I silently murmured to myself, “And what if I don’t choose?”
At that moment, I had a mental image of the red lines turning into ropes and a trapdoor that had been under my feet the whole time opening.
I snapped out of it when I heard, “Welcome to Jack-n-the-Box!  May I take your order?” With a shaky voice, I ordered my food.

Just like the frightening dream, our country is locked airtight in the devil’s bind; we currently have two disordered candidates with their personal character being questionable at best and repulsive at worst.  The way I see it, this political bind was years in the making and our nation fell headfirst into this trap long ago.

I’m probably going to sound like a Republican old man living in a red state when I say this, but truth is still truth no matter who is telling it.  Out of my way, Donald, this Independent female blogger from bluest of blue California is about to tell it like it is.
We have kicked God out of America; out of our schools, out of our media, even out of our homes.  We have rejected the values our Lord holds dear.  Our nation allows unborn babies to be slaughtered for any reason, continues to redefine marriage and mocks morality.  You know something is wrong with a country where a rapist can serve only six months in the county jail for violating an unconscious woman.

Mother Teresa once said, “Find your own Calcutta.”  No need for me to look far, Mama T, because I’m living in it.  We may not have people literally dying on the side of the road, but we are a nation of homeless people, splintered families and abandoned veterans.  America may be rich in resources, but we are poor in principles.  We are a prosperous but hopeless land, thinking we can make it on our own and without the God who bestowed upon us our freedoms in the first place.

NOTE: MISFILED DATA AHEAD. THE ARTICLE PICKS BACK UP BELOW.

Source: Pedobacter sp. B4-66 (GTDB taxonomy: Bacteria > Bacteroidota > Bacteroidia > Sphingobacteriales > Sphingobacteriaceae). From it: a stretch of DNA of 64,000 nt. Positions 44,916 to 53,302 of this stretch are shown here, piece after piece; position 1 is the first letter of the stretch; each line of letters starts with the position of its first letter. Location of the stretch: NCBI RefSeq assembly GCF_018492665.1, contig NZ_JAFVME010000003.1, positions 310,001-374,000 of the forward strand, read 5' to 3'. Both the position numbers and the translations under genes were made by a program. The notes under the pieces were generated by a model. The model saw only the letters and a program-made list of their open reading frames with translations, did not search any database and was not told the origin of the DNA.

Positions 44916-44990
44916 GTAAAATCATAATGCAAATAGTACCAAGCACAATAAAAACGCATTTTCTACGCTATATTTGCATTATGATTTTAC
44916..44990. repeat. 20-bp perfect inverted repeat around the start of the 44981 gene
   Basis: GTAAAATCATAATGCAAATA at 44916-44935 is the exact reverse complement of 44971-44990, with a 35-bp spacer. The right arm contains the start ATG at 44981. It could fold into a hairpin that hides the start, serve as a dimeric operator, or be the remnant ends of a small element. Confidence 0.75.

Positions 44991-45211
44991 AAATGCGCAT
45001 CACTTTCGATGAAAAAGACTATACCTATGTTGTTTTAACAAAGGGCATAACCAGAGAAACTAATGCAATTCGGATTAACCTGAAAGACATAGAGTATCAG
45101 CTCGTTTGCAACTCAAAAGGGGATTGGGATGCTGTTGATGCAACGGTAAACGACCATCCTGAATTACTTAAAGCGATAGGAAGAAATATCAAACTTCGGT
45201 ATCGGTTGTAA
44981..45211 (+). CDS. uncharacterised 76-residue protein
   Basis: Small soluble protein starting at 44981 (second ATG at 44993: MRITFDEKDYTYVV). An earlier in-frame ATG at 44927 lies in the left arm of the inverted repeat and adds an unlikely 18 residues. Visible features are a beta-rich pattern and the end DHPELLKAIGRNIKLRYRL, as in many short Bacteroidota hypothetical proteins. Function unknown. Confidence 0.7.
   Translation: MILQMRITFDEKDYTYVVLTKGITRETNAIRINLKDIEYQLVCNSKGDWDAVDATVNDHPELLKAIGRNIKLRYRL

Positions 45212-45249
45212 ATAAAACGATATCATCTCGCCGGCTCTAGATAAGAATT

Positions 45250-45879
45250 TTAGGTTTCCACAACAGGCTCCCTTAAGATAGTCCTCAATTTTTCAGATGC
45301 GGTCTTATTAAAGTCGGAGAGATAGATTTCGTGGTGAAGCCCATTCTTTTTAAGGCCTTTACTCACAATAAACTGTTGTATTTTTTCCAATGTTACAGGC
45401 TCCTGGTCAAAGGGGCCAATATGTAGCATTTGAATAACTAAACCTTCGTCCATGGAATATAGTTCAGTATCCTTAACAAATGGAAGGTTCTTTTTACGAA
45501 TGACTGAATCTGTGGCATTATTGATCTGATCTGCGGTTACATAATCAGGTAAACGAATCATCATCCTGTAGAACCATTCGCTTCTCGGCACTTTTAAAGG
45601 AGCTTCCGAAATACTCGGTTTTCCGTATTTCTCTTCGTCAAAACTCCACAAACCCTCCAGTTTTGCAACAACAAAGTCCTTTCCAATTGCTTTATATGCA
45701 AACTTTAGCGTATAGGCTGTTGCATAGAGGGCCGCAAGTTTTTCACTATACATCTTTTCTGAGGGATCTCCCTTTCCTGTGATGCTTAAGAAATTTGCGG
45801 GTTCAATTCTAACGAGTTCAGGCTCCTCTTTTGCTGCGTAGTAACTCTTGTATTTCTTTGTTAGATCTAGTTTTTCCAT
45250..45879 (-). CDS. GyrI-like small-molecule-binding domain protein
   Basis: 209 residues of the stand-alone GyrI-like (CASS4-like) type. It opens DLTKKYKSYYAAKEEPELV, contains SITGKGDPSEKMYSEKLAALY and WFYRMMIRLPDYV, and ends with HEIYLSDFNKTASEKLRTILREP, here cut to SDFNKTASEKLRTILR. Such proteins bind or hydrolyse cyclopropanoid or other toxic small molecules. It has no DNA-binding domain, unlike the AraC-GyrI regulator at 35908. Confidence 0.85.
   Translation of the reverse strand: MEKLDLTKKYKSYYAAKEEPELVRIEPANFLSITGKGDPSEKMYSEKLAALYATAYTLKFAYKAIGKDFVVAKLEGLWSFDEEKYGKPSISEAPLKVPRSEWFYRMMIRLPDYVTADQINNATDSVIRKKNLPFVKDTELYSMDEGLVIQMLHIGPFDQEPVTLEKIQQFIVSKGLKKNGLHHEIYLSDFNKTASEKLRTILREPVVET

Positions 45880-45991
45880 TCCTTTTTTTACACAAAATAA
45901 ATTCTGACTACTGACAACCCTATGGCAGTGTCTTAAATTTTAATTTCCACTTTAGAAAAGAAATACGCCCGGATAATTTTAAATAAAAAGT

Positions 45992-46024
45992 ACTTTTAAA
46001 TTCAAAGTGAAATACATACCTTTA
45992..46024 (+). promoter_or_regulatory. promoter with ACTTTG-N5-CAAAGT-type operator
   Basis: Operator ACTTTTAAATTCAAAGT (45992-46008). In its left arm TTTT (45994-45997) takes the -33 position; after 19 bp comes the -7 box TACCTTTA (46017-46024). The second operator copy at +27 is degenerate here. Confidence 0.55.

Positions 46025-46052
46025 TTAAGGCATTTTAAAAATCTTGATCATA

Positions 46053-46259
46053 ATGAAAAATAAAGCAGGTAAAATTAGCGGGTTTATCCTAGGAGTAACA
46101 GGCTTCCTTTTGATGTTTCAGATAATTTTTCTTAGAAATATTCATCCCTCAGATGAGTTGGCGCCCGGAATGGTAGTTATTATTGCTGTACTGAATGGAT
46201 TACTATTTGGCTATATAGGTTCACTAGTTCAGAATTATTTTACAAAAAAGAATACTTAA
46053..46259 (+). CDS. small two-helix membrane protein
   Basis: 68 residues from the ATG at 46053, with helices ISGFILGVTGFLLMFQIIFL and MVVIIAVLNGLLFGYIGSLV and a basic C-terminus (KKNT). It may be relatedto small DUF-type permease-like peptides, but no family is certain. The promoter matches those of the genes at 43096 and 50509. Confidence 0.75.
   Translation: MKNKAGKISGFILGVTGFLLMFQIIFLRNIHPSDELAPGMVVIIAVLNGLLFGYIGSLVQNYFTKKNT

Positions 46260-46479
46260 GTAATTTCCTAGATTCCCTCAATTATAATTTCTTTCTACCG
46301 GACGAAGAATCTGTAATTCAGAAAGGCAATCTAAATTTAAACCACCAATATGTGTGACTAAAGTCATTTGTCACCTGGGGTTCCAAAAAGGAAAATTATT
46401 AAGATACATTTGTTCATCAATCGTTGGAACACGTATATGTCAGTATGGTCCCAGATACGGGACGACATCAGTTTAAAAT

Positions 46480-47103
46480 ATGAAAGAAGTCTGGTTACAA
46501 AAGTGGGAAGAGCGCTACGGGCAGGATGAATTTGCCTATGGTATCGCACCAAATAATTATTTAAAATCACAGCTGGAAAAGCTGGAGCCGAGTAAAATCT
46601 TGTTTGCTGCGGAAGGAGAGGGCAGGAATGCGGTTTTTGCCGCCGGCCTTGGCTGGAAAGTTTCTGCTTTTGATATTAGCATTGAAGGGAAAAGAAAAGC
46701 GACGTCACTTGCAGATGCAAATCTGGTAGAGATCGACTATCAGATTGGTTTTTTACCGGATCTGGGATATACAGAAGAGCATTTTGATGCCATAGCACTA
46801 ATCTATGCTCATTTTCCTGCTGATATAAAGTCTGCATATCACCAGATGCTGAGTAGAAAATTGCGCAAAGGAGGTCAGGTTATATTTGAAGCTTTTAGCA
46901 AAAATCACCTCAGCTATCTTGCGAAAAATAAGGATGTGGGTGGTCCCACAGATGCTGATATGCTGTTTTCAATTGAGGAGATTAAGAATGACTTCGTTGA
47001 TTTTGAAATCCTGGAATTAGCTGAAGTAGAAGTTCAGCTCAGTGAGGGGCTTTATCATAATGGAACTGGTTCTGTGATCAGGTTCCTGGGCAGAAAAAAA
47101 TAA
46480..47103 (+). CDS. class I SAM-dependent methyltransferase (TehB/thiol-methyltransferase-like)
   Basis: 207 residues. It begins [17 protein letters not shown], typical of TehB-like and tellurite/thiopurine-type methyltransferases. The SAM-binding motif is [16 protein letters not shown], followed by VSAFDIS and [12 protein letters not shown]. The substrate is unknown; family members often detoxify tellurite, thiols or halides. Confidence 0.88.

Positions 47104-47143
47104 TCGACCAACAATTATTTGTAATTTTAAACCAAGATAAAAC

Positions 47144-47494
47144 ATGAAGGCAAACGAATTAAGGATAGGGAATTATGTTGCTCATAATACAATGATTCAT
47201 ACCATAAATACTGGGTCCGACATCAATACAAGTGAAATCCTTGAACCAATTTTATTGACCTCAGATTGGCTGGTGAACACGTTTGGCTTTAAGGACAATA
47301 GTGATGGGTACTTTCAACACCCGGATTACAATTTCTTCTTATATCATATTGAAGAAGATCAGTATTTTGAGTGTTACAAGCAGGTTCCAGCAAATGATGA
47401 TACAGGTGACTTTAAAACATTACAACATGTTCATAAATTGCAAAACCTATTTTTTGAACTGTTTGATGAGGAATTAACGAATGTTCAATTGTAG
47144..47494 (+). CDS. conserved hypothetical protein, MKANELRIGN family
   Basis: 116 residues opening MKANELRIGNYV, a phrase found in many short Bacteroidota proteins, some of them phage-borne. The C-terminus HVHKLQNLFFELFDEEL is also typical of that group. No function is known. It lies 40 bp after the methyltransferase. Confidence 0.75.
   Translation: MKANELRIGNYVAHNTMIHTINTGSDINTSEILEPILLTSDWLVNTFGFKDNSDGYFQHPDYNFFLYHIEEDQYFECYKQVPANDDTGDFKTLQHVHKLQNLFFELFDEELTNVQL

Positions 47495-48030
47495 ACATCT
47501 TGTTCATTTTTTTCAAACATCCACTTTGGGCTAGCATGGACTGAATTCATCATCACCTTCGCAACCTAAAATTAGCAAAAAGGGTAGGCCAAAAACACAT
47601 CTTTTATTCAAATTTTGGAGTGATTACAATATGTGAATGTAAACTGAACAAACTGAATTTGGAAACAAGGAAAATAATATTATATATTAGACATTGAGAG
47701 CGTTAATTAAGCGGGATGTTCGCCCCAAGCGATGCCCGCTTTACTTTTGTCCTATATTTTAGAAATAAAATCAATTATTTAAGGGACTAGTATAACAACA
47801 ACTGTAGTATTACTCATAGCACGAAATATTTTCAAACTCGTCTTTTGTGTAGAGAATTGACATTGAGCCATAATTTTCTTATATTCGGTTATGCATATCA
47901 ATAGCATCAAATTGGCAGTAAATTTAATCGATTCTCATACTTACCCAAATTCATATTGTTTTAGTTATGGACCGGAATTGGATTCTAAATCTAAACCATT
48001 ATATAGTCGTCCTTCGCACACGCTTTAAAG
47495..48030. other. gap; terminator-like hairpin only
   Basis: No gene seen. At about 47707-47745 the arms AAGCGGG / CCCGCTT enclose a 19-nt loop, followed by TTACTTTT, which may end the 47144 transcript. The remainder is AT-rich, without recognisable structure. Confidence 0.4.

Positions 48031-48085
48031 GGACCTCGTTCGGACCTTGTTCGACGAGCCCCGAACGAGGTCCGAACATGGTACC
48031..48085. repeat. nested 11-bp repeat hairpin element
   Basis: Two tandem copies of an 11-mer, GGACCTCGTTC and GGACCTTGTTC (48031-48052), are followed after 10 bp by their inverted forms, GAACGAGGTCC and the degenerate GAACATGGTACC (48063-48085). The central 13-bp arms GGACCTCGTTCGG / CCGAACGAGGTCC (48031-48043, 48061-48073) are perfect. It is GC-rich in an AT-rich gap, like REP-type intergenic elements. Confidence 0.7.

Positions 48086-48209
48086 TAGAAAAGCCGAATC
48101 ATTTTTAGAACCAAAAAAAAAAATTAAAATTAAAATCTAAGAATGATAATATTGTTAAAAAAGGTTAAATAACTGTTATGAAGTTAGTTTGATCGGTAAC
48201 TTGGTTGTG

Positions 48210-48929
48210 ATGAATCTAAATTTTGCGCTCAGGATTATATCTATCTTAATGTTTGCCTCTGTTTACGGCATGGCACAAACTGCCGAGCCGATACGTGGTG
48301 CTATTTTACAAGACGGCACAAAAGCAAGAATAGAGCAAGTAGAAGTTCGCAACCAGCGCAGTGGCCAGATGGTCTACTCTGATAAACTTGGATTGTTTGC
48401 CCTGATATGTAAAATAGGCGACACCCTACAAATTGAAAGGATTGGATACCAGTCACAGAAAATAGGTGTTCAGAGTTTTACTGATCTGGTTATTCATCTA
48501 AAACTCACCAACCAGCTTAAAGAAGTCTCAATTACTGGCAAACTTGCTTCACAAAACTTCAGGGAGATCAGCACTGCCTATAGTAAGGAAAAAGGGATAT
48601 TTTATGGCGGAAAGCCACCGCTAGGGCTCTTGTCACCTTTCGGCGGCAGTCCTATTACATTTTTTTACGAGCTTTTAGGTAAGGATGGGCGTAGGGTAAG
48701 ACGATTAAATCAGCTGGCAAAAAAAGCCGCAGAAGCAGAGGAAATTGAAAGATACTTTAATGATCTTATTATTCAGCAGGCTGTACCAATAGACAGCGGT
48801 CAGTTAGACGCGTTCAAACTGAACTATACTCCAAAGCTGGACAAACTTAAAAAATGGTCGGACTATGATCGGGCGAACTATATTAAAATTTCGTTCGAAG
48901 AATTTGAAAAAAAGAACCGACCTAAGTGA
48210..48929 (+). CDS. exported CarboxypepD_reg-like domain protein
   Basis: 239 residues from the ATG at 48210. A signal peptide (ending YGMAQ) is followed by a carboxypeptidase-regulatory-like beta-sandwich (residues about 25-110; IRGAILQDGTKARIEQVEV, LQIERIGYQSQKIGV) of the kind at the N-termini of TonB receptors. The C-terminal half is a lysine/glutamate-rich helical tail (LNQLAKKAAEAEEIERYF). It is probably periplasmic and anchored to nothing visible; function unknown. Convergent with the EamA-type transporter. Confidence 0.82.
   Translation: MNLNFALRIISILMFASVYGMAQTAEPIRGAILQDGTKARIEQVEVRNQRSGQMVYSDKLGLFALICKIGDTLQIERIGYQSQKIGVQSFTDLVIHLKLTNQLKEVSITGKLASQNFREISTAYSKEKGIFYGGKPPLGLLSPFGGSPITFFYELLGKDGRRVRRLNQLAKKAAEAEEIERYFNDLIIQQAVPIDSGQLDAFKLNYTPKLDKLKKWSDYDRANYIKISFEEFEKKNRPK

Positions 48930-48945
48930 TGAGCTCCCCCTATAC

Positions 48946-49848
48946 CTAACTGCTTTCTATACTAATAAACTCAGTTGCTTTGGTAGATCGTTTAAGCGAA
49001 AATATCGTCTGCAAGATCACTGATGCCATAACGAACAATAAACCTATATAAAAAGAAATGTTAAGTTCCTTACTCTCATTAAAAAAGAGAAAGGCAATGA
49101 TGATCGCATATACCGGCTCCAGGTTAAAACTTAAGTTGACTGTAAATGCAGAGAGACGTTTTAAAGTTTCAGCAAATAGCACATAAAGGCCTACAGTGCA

Of course the devil would take advantage of this.  He has done so little by little, convincing us to remove God from the public square in small doses.  What started as snowball removals, such as attempting to take God off the dollar bill and then successfully removing Him out of our schools, has avalanched to where we have became a nation under God in name only.  People are more divided than ever before.  We no longer see each other as children of God, but rather as enemies if we disagree with one another.
How else do you think two people whose personal values are not rooted in Christ have been able to run for the highest office in the land?

So here we are, trapped in a ditch of our own making, being forced to choose between two candidates nobody wants to elect.  We have come to a crossroads regarding what we want our nation to be and we have no idea where to go from here.  Can our divided culture be healed?  Can the damage that has been done be reversed?  Can this damning bind be undone?

In all honesty, I don’t know.  I really wish I could tell you that all will be well, but everything depends on individual Americans, and based on the way things are now, I don’t think a revolution of compassion is on the horizon any time soon.